REO Town’s Threadbare Mitten Film Festival goes virtual


Threadbare Mitten Film Festival

Sept. 3 - 7 

Full schedule and lineup:

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Threadbare Mitten Film Festival founder Dan Kofoed Kofoed has adjusted to volatile times in order to keep his indie film festival alive. Falling victim to the coronavirus, the festival will be held entirely online. It’s a drastic change, which gives way to the subtitle of the festival’s fourth year: “A Year of TransFOURmations.” 

To successfully host the festival online, Kofoed tracked down a Holland-based company that could provide an online space to host the festival that meets industry standards. “We wanted to stay local, so it was perfect that we found a company from Michigan that could do that for us,” Kofoed said.

Anyone can buy an all-access pass or a limited ticket that will allow you to name your own price and pick five programs to stream on-demand over the weekend at your convenience. After that, all you have to do is sit back and stream the films from the comfort of your home. “This is just the nature of what we have to do right now,” Kofoed said. While he acknowledged it may not compare to the movie theater experience, there’s simply no other way he could have possibly held the festival this year. 

There are 80 movies showing at the festival from Michigan and around the world. A judging panel led by Kofoed combed through a few hundred submissions to decide which films should make the cut. 

“We’re looking at the quality of the films,” Kofoed said. “But we’re also looking at films that are similar that we can program together.” Threadbare is divided into themed programs, such as horror, comedy, documentaries and short films. The festival organizers carefully curate each program to create the perfect film fest experience. 

“Someone told me that it sounds like we’re putting together the tracks of an album,” Kofoed said. “Every film in a program is a step in telling a larger story. The advantage of that is, as an audience member, you know what you’re going to get.”

That way, he explained, if you buy a ticket for a certain program, you won’t be unpleasantly surprised. There won’t be a horror movie popping up in the middle of your comedy program, or an adult drama popping up in the middle of the kids’ program. 

Kofoed said that he’s not excited about one certain film at the festival; he’s excited for them all. Otherwise, he said, he wouldn’t have included them in the first place.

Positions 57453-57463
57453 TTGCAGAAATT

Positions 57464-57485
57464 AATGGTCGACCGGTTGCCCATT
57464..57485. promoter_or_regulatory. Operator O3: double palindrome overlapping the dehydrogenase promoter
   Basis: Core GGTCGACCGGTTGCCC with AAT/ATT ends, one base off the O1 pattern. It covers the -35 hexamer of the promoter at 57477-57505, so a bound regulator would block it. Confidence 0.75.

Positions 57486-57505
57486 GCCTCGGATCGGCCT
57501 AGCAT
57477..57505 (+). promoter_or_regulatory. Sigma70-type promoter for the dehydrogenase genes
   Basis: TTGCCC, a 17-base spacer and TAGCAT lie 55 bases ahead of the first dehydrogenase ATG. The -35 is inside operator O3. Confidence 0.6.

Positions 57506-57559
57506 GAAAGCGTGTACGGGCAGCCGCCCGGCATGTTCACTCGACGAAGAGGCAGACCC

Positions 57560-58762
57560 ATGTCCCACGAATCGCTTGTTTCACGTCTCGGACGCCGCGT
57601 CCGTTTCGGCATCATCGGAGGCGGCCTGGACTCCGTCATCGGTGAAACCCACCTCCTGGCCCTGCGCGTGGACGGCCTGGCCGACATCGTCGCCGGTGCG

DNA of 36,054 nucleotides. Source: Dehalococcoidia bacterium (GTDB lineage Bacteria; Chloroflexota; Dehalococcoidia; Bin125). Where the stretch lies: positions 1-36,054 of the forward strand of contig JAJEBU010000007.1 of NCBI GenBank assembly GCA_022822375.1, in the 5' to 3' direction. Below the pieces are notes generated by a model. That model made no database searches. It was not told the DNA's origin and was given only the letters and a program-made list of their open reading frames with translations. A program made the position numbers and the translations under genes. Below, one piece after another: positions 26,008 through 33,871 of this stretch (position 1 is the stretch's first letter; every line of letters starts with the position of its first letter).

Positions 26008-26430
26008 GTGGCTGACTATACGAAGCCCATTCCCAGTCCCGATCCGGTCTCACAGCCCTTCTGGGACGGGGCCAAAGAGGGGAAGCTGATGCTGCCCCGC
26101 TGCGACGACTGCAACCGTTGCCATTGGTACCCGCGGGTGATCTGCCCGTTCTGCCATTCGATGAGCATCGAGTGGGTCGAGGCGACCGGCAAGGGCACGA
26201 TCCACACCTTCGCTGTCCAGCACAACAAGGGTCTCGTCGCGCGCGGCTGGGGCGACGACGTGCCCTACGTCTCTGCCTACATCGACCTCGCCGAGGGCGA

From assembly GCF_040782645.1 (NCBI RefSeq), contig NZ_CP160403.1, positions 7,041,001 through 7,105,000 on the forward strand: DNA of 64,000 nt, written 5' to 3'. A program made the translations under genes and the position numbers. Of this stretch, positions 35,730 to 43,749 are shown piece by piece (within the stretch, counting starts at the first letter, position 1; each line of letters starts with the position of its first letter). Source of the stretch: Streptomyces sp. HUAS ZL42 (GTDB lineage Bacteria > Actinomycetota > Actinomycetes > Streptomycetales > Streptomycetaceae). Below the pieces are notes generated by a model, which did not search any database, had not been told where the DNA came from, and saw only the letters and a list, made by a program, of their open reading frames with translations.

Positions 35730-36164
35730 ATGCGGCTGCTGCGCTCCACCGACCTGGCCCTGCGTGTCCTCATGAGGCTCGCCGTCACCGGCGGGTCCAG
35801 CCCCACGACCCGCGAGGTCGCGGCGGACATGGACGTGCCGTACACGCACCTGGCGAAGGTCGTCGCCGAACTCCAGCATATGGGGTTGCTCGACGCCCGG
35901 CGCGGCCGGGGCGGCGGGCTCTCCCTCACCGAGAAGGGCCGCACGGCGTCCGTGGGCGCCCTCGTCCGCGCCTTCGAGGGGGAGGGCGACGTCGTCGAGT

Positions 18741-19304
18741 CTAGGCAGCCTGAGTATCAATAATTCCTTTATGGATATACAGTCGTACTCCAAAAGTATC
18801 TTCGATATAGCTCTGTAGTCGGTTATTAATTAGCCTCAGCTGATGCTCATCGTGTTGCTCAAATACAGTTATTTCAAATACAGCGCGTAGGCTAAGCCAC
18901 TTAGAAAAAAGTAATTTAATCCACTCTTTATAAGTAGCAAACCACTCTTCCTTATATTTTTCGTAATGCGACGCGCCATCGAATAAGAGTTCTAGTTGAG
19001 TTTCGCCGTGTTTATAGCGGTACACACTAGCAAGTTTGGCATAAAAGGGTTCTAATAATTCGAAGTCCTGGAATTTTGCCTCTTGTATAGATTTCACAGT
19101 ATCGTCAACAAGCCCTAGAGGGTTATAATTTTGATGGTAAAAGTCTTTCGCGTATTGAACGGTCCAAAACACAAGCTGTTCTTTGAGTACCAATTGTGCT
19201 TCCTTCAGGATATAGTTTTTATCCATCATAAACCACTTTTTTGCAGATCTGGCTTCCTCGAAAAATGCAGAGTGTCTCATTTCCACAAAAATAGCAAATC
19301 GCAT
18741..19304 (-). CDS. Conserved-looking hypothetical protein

One of the films playing this year at Threadbare is Michael Fausti’s “Exit,” a debut feature film from the United Kingdom. Kofoed described it as a psychosexual horror film with slight political, Brexit-inspired undertones. “It’s very visually rich,” he said. “That one is a lot of fun.”

Also showing at the fest are three feature-length, Michigan-made documentaries. “One of them is this one about rock and roll van culture from the ’70s,” Kofoed said, emphasizing that the film has a great throwback soundtrack. 

“Another one is about the sport of synchronized ice skating,” Kofoed said. “It’s a really inspiring and beautiful film.” When Kofoed talks about the films playing at the festival, he was unceasingly enthusiastic. His passion for film — especially locally produced, DIY films — is immediately apparent. 

While Threadbare was lucky enough to find a home online, Kofoed acknowledged that the state of the film industry is fairly bleak right now. Barely any theaters are open, films are being postponed and festivals are being canceled. Ann Arbor Film Fest went online, the Detroit Trinity Film Festival went online. “Other than that,” Kofoed said, “There hasn’t been anything available for Michigan filmmakers and fans of independent cinema.”

Kofoed said that the coronavirus has had a widespread effect on the film industry and a nation of moviegoers. What’s the point of summertime if you can’t go sit in a dark, air-conditioned room and watch a nice movie on the big screen? “There’s a pent-up demand for this stuff right now,” Kofoed said.

The last movie Kofoed saw in theaters was Josh and Benny Safdie’s “Uncut Gems,” a film about a reckless, relentless gambler who can’t stop getting himself in trouble. Just like “Uncut Gems,” 2020 has been anxiety-inducing and chock full of unexpected twists and turns of events.

Now, with the virtual edition of Threadbare Mitten Film Festival, he hopes to satiate cinephiles who long for the days of going to the cinema. Watching movies on a TV or computer may not be ideal, but that’s just the way it is. To stay safe, we have to stay inside. 

Or, as Kofoed put it: “No crowds, no death plague.”



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